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Israel wants to isolate Jerusalem from the West Bank

A view of ongoing construction work at Nof Zion, a Jewish settlement in the Israeli-annexed eastern sector of Jerusalem on February 16, 2021 [AHMAD GHARABLI/AFP via Getty Images]
A view of ongoing construction work an Israeli settlement in Jerusalem on 16 February 2021 [AHMAD GHARABLI/AFP/Getty Images]

The Israeli coalition government headed by Naftali Bennett and Yair Lapid has set its sights on accelerating the implementation of the "Greater Jerusalem" project, which covers ten per cent of the area of the occupied West Bank and cuts it in two. The intention is to block the establishment of a viable Palestinian state.

The most dangerous aspect of this project is the construction of a settlement the size of a small city in occupied East Jerusalem, on the site of the Jerusalem International Airport, which was the only airport in the West Bank until it was closed — permanently, it now seems — by the Israeli authorities nearly two decades ago. The building works there are paving the way for the construction of this new settlement. Despite European and Palestinian objections, the Jerusalem Municipality Planning and Building Committee approved its construction, the first settlement of this size in East Jerusalem since the 1990s.

The major settlement projects in Jerusalem are intended to move large groups of illegal settlers to the heart of the city, and to strengthen Israeli control over large areas of land through the deployment of settlement outposts, army barracks and road networks that destroy any contiguity between the slivers of Palestinian territories left for the proposed "state". According to studies and research, most Jerusalemites live in "Area B" according to the Oslo Accords, which represents less than 9 per cent of the governorate's lands. Most of Jerusalem is classed as Area C", over which Oslo granted full administrative and security control to Israel.

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Studies show that the most dangerous settlement projects took place after the occupation of East Jerusalem, including the Old City and Al-Aqsa Mosque, in 1967. The subsequent "metropolitan" project of Greater Jerusalem together with the Apartheid Wall have isolated around 150,000 Palestinians outside the municipal boundaries of Jerusalem. Three massive settlement blocs have been annexed as part of Jerusalem: Ma'ale Adumim, Givat Ze'ev and Gush Etzion. These illegal settlements are inhabited by around 165,000 settlers and there are approximately 236,000 settlers in East Jerusalem (within the municipal boundaries). There is also danger in the E1 project, which prevents any geographical contact between Palestinian communities in East Jerusalem, while research has recorded eleven settlement outposts and complex road networks that penetrate Jerusalem land.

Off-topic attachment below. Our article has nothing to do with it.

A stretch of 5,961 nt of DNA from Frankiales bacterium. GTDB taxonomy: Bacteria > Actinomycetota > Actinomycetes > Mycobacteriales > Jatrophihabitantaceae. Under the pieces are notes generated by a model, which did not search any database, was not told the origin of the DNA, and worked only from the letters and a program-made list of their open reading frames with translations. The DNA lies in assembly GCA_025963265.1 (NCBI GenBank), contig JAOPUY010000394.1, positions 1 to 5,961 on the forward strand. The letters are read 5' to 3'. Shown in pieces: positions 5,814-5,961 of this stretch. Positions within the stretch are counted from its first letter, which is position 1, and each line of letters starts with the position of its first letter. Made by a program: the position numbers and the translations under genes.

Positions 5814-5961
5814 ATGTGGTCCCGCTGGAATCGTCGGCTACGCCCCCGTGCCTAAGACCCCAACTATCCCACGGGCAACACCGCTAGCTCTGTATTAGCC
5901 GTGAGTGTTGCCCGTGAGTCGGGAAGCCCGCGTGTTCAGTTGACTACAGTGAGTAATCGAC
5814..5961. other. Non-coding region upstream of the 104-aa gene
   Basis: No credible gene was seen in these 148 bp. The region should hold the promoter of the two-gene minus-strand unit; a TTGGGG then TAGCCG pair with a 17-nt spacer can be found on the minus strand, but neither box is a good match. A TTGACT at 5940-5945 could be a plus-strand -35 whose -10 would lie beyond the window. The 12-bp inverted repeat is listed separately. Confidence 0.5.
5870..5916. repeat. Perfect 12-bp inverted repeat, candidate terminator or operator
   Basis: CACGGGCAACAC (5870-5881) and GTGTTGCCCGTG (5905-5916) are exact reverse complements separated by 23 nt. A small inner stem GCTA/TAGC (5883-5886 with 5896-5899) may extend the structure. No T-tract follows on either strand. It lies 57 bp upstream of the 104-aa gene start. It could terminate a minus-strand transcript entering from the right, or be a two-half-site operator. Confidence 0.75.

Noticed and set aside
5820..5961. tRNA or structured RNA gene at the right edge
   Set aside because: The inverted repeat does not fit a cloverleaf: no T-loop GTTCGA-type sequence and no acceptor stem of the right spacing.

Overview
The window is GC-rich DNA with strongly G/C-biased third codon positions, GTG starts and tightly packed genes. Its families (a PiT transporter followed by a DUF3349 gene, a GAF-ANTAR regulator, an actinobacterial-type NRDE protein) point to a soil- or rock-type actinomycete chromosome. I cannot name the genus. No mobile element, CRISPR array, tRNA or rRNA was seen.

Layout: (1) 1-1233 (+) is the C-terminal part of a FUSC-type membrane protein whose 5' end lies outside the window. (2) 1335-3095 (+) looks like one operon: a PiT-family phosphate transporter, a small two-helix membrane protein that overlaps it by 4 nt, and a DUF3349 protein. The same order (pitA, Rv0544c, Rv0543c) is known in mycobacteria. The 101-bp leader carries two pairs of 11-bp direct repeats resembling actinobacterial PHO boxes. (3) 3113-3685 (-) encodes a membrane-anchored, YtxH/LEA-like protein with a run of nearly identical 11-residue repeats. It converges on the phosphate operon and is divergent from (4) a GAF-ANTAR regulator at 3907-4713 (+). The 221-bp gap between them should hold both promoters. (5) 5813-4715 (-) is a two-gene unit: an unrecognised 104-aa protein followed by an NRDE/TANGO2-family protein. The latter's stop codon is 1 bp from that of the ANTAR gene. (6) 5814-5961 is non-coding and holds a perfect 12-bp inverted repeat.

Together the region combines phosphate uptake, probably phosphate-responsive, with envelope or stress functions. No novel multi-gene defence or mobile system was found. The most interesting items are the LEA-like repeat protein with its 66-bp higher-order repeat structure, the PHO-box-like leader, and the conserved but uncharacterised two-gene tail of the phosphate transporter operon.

The city represents a connection point between the most important bypass roads that cut through the West Bank from north to south, and from east to west, such as Street 60 and Street 1. There are eight military bases in Jerusalem, as well as thirteen fixed military checkpoints. This systematic policy confirms the danger of the Israeli plot to Judaise the city and change its demographic, geographical and historical structure.

Successive Israeli Labor, Likud and coalition governments adopted a consistent policy towards Jerusalem, represented by the reinforcement of Israeli-Jewish control over the city and its surrounding areas, as well as strengthening its physical unity. This policy still aims to expand the city's borders towards the east and prevent it from being divided, and thus separating it from its Palestinian hinterland.

Judaisation has been implemented through a number of measures, plans and projects adopted by Israeli governments over the past 44 years. They were embodied in the implementation of intensive settlement projects and plans within and around the city; the seizure of private and endowment Palestinian land and property; the restrictions placed on Palestinian construction projects (including homes and house extensions); and the disruption and prevention of direct transport and other links between the Palestinian neighbourhoods within the city, and between the city and its Palestinian hinterland.

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Israel has also worked to expel as many of the city's Palestinian residents as possible, withdraw their identity cards that qualify them to live inside Jerusalem, and impose strict procedures for entering and leaving the city. Meanwhile, a policy of apartheid and ethnic cleansing is being imposed in Palestinian neighbourhoods, including Sheikh Jarrah and Silwan. Israel not only wants to isolate Jerusalem from the West Bank and change its identity, but it is already doing it.

This article first appeared in Addustour on 29 November 2021

The views expressed in this article belong to the author and do not necessarily reflect the editorial policy of Middle East Monitor.

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